"Brexit has undermined the Good Friday Agreement" — the 1998 peace deal that ended three decades of violence in Northern Ireland, Irish Prime Minister Leo Varadkar said.
LONDON (AP) — Brexit is undermining Northern Ireland’s hard-won peace by creating tensions between Catholic and Protestant communities, Irish Prime Minister Leo Varadkar said Saturday, even as hopes rose for a solution to the Irish border problem that has deadlocked negotiations.
“Brexit has undermined the Good Friday Agreement” — the 1998 peace deal that ended three decades of violence in Northern Ireland — “and it is fraying relationships between Britain and Ireland,” Varadkar said.
“Anything that pulls the two communities apart in Northern Ireland undermines the Good Friday Agreement and anything that pulls Britain and Ireland apart undermines that relationship,” he told Ireland’s RTE radio.
Negotiations between Britain and the European Union over Britain’s departure from the bloc have stalled over the issue of the border between EU member Ireland and the U.K.’s Northern Ireland.
Both sides agree there must be no customs posts or other barriers that could disrupt businesses and residents or undermine Northern Ireland’s peace. But they haven’t agreed on how to guarantee that — and Britain is due to leave the bloc on March 29.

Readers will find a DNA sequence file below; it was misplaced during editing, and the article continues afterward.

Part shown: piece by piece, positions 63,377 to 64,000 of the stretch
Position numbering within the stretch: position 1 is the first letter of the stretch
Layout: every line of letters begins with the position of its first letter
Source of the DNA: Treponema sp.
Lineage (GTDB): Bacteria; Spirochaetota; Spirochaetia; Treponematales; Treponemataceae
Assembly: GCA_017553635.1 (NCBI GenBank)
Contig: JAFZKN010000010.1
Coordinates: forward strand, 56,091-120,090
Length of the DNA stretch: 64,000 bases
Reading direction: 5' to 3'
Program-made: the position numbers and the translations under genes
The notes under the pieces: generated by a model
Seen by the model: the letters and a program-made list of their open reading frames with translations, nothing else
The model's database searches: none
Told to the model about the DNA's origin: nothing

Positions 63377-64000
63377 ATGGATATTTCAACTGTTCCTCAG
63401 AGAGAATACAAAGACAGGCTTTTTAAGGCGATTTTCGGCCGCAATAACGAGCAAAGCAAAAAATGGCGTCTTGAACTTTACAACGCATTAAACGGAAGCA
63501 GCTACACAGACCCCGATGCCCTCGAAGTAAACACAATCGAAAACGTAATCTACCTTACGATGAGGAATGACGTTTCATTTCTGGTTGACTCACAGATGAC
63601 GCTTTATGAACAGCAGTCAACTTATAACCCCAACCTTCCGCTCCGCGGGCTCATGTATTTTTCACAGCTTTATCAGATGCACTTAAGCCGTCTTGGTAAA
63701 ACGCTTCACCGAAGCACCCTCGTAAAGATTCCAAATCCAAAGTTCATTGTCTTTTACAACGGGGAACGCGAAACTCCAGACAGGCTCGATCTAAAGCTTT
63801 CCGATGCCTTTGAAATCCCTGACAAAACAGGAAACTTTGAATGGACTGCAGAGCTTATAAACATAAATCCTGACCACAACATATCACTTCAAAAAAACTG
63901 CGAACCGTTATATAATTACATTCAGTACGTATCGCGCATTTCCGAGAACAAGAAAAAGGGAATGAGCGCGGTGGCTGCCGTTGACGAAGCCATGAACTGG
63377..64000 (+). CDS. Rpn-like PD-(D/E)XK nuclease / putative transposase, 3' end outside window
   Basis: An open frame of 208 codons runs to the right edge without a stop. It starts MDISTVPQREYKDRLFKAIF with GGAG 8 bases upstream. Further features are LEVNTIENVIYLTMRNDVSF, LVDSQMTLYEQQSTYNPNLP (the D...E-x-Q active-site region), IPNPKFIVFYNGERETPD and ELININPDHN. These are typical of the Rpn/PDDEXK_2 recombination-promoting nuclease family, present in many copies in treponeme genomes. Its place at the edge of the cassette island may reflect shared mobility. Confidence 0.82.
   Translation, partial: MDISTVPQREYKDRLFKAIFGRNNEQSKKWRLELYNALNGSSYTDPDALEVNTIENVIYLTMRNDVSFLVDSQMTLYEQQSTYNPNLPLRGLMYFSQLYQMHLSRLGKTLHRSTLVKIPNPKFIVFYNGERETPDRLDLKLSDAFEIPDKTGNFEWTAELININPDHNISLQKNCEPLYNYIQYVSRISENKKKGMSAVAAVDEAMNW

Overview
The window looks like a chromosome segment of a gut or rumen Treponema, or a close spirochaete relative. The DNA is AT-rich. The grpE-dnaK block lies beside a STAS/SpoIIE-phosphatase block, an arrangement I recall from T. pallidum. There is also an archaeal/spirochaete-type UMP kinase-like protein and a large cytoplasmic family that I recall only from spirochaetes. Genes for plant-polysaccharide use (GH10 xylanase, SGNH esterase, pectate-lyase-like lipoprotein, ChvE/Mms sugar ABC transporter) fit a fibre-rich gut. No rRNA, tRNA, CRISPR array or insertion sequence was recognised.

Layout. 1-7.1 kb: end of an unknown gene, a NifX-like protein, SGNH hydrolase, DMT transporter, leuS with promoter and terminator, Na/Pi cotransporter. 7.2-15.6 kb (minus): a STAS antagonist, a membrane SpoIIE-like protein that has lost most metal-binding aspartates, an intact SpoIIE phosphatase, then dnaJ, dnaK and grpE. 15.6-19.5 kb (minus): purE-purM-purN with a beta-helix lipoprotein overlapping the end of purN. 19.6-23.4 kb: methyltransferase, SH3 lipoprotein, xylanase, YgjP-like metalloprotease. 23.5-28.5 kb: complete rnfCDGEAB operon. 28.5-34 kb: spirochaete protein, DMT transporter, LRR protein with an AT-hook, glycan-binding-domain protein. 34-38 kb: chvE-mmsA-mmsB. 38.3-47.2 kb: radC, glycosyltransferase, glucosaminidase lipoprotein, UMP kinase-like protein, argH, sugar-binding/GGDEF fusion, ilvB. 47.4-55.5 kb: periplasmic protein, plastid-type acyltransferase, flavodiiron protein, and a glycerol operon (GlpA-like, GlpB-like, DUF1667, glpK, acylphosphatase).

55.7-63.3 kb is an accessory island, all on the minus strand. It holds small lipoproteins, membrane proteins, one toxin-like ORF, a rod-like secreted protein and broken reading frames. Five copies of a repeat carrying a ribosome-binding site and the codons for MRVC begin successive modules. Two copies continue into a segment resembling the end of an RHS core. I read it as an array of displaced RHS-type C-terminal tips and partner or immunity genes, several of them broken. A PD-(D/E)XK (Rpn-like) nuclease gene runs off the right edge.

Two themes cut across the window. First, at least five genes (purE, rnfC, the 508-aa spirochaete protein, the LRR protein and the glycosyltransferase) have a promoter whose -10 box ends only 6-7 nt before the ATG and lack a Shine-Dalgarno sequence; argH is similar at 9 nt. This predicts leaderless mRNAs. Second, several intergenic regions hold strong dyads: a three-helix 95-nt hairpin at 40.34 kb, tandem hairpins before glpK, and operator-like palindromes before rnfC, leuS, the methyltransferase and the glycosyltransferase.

The border impasse has heightened fears that the U.K. might crash out of the EU without a deal on divorce terms and future relations, leading to chaos at ports and economic turmoil.
The EU has proposed keeping Northern Ireland inside a customs union with the bloc to remove the need for border checks on the island.
But Britain’s Conservative government and its Northern Irish ally, the Democratic Unionist Party, won’t accept that because it would mean customs and regulatory checks between Northern Ireland and the rest of the U.K.
Britain wants instead to keep the whole U.K. in an EU customs union, but only temporarily.
Although there has been no outward sign of a Brexit breakthrough, Irish and British officials say they are increasingly optimistic that a solution can be found.
After meeting Friday with Irish Deputy Prime Minister Simon Coveney in Dublin, British Prime Minister Theresa May’s deputy David Lidington said negotiators were “very close” to an agreement.
Coveney agreed there had been “a lot of progress.”
“I think it is possible to get a deal in November,” he said.